Richard A. (“Red”) Lawhern, Ph.D.
Two weeks ago, the National Pain Report published my suggestions to chronic pain patients for making themselves heard in public media and letters to their legislators [Link]. Today I wish to follow those suggestions with something both more important and more difficult for people in pain. I ask that you write the first of what must become several letters to your US Senators and Representative. Don’t just think about it. DO it. If pain patients are not to be denied even the marginal level of care they now receive, they MUST make themselves heard by government officials who will otherwise almost certainly ride roughshod over them in the next 18 months.
Seventeen separate pieces of legislation are now making their way through Congress and the Senate to “solve” the “epidemic” of opioid drug deaths in the US. One of the potentially most sweeping is a resolution to fund an interagency task force to “…Review, Modify, and Update Best Practices for Pain Management and Prescribing Pain Medication…” If done right, such an initiative might bring better balance between real concerns for street drug overdose deaths, versus those of chronic pain patients facing withdrawal of the only medications that help them manage daily life. Done wrong, such standards will condemn millions of people to agony and despair.
The House version of this task force legislation has already passed and the Senate version is pending. To find your legislators and to know what to say to them, you will need to visit a few websites:
- House Committee Report on HR 4641 in the current session of Congress:
- “Contacting The Congress” – a list of online gateways for sending letters of concern.
- Also helpful: sign up with http://www.congress.org to track your legislators’ votes by email.
- “Opioid Addiction Is a Huge Problem, but Pain Prescriptions Are Not the Cause” – An important blog in Scientific American which debunks the false narrative on opioid prescriptions as a source of addictions to street drugs.
So what might you write? Here is a possible example:
Dear Congressman [name]
I want to express my ongoing concern and alarm over legislation now making its way through the House and Senate to establish an Inter Agency Task Force to “…Review, Modify, and Update Best Practices for Pain Management and Prescribing Pain Medication…”.
As reported in HR 4641, it appears that membership of the Task Force is being stacked against chronic pain patients who have for years relied upon prescription opioid medications to create the minimal quality of life that we have. We already know that the March 2016 CDC restrictive “guidelines” on opiate prescriptions in chronic pain are driving doctors out of pain management practice and patients into agony and despair. If the CDC approach is expanded by the Task Force, many more among the 100 Million chronic pain patients in the US will be thrown to the wolves.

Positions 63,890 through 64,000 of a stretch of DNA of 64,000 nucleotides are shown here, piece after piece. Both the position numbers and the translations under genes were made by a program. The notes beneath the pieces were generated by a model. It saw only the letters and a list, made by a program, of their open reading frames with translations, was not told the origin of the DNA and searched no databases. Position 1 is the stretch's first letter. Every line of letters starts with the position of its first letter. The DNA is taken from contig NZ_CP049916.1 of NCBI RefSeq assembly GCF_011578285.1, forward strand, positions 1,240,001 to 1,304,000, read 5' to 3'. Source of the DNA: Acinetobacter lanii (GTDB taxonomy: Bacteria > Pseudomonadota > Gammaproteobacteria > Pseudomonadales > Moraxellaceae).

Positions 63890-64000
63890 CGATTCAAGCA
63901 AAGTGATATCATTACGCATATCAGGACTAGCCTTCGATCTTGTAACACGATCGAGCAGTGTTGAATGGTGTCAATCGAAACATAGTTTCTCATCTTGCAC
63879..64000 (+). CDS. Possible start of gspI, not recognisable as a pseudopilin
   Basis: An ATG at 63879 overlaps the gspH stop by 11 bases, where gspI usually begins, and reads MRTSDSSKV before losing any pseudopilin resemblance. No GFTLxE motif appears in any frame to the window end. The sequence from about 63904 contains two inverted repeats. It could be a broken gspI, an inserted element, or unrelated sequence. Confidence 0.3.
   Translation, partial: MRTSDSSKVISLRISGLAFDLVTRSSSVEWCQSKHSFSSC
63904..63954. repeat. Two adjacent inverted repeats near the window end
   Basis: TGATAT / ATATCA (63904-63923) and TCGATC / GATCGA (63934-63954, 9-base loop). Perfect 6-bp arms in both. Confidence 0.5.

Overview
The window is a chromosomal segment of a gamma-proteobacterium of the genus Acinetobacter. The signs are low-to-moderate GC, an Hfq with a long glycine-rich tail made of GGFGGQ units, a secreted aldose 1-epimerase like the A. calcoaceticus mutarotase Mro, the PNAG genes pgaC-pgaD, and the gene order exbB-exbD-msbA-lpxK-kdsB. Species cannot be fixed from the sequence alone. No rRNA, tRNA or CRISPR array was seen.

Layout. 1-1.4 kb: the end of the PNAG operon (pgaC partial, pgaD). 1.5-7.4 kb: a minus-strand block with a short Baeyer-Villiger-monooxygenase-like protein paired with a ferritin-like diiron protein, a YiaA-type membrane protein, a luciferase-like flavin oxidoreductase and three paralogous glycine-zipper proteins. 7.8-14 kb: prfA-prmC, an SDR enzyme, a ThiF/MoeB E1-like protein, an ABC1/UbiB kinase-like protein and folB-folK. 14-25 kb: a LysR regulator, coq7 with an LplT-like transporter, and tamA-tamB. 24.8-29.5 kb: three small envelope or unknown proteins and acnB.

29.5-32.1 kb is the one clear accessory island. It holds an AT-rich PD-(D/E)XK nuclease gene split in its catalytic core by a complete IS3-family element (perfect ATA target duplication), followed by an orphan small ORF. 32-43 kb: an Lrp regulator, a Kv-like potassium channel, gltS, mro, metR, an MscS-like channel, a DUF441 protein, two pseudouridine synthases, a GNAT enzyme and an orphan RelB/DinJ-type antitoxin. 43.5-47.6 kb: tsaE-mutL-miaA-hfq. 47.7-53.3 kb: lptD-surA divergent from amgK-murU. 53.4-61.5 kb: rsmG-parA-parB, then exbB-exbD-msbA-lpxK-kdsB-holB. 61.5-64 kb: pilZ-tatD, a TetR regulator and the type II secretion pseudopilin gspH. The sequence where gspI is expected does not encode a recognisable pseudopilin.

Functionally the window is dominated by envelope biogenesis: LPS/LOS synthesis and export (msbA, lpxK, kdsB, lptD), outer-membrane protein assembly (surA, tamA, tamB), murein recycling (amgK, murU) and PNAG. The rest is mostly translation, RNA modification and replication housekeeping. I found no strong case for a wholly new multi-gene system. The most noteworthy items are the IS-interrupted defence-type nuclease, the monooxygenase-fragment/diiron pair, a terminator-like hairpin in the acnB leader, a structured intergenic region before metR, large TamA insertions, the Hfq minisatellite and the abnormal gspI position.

To understand just how wrong-headed much of the current hysteria over opioid overdose deaths is, please have one of your staff read ““Opioid Addiction Is a Huge Problem, but Pain Prescriptions Are Not the Cause” – An important blog in Scientific American [http://blogs.scientificamerican.com/mind-guest-blog/opioid-addiction-is-a-huge-problem-but-pain-prescriptions-are-not-the-cause/] Then let me know your views concerning the REAL causes of wide spread drug abuse. I want to know how you will support the concerns of 100 chronic pain patients in this matter.
[Your name and address]
Just one letter won’t do this job. The Senate and House must see tens of thousands of letters at the very least, or they will ignore you outright. They DO NOT CARE if you are in pain. They care only about getting reelected. Your voice needs to be heard repeatedly, both by your legislators and in public meetings (webinars) of the Task Force itself.
The staff at the National Pain Report can help the membership by alerting us to key events as the Task Force process unfolds. I very much hope they will agree to take on this task.
Richard A. Lawhern is a medical non-professional who has supported chronic face pain patients for 20 years as an author, webmaster, and Internet site moderator. He is also a frequent critic of psychosomatic medicine and mainstream psychiatry as misapplied to chronic pain patients.